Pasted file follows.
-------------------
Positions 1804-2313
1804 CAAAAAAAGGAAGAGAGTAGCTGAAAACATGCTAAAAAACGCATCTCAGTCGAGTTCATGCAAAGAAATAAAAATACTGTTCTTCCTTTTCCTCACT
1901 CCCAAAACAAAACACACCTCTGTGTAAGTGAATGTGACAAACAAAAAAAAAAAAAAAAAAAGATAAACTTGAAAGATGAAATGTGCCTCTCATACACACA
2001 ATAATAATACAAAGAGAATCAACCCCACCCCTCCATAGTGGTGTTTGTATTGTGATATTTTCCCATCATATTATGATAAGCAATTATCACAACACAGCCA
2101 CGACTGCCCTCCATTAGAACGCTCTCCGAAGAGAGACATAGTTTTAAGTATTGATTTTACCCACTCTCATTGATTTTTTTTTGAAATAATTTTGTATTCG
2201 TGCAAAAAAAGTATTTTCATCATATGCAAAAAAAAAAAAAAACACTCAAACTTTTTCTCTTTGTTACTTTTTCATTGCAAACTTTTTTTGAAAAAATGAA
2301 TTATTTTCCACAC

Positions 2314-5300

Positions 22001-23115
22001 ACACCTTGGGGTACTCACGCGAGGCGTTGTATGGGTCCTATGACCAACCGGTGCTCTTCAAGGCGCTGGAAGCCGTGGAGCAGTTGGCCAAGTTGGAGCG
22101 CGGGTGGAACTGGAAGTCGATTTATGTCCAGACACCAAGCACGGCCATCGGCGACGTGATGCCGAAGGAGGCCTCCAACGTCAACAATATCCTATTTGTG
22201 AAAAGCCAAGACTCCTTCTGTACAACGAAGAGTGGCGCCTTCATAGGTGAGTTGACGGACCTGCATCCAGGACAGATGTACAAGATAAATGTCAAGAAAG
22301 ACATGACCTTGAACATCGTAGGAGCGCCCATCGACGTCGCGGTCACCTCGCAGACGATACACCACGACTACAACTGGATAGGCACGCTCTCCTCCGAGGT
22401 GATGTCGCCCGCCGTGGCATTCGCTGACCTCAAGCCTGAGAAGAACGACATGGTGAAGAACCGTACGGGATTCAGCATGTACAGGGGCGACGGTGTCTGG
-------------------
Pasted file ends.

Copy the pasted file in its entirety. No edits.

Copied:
Positions 1804-2313
1804 CAAAAAAAGGAAGAGAGTAGCTGAAAACATGCTAAAAAACGCATCTCAGTCGAGTTCATGCAAAGAAATAAAAATACTGTTCTTCCTTTTCCTCACT
1901 CCCAAAACAAAACACACCTCTGTGTAAGTGAATGTGACAAACAAAAAAAAAAAAAAAAAAAGATAAACTTGAAAGATGAAATGTGCCTCTCATACACACA
2001 ATAATAATACAAAGAGAATCAACCCCACCCCTCCATAGTGGTGTTTGTATTGTGATATTTTCCCATCATATTATGATAAGCAATTATCACAACACAGCCA
2101 CGACTGCCCTCCATTAGAACGCTCTCCGAAGAGAGACATAGTTTTAAGTATTGATTTTACCCACTCTCATTGATTTTTTTTTGAAATAATTTTGTATTCG
2201 TGCAAAAAAAGTATTTTCATCATATGCAAAAAAAAAAAAAAACACTCAAACTTTTTCTCTTTGTTACTTTTTCATTGCAAACTTTTTTTGAAAAAATGAA
2301 TTATTTTCCACAC

Positions 2314-5300

Positions 22001-23115
22001 ACACCTTGGGGTACTCACGCGAGGCGTTGTATGGGTCCTATGACCAACCGGTGCTCTTCAAGGCGCTGGAAGCCGTGGAGCAGTTGGCCAAGTTGGAGCG
22101 CGGGTGGAACTGGAAGTCGATTTATGTCCAGACACCAAGCACGGCCATCGGCGACGTGATGCCGAAGGAGGCCTCCAACGTCAACAATATCCTATTTGTG
22201 AAAAGCCAAGACTCCTTCTGTACAACGAAGAGTGGCGCCTTCATAGGTGAGTTGACGGACCTGCATCCAGGACAGATGTACAAGATAAATGTCAAGAAAG
22301 ACATGACCTTGAACATCGTAGGAGCGCCCATCGACGTCGCGGTCACCTCGCAGACGATACACCACGACTACAACTGGATAGGCACGCTCTCCTCCGAGGT
22401 GATGTCGCCCGCCGTGGCATTCGCTGACCTCAAGCCTGAGAAGAACGACATGGTGAAGAACCGTACGGGATTCAGCATGTACAGGGGCGACGGTGTCTGG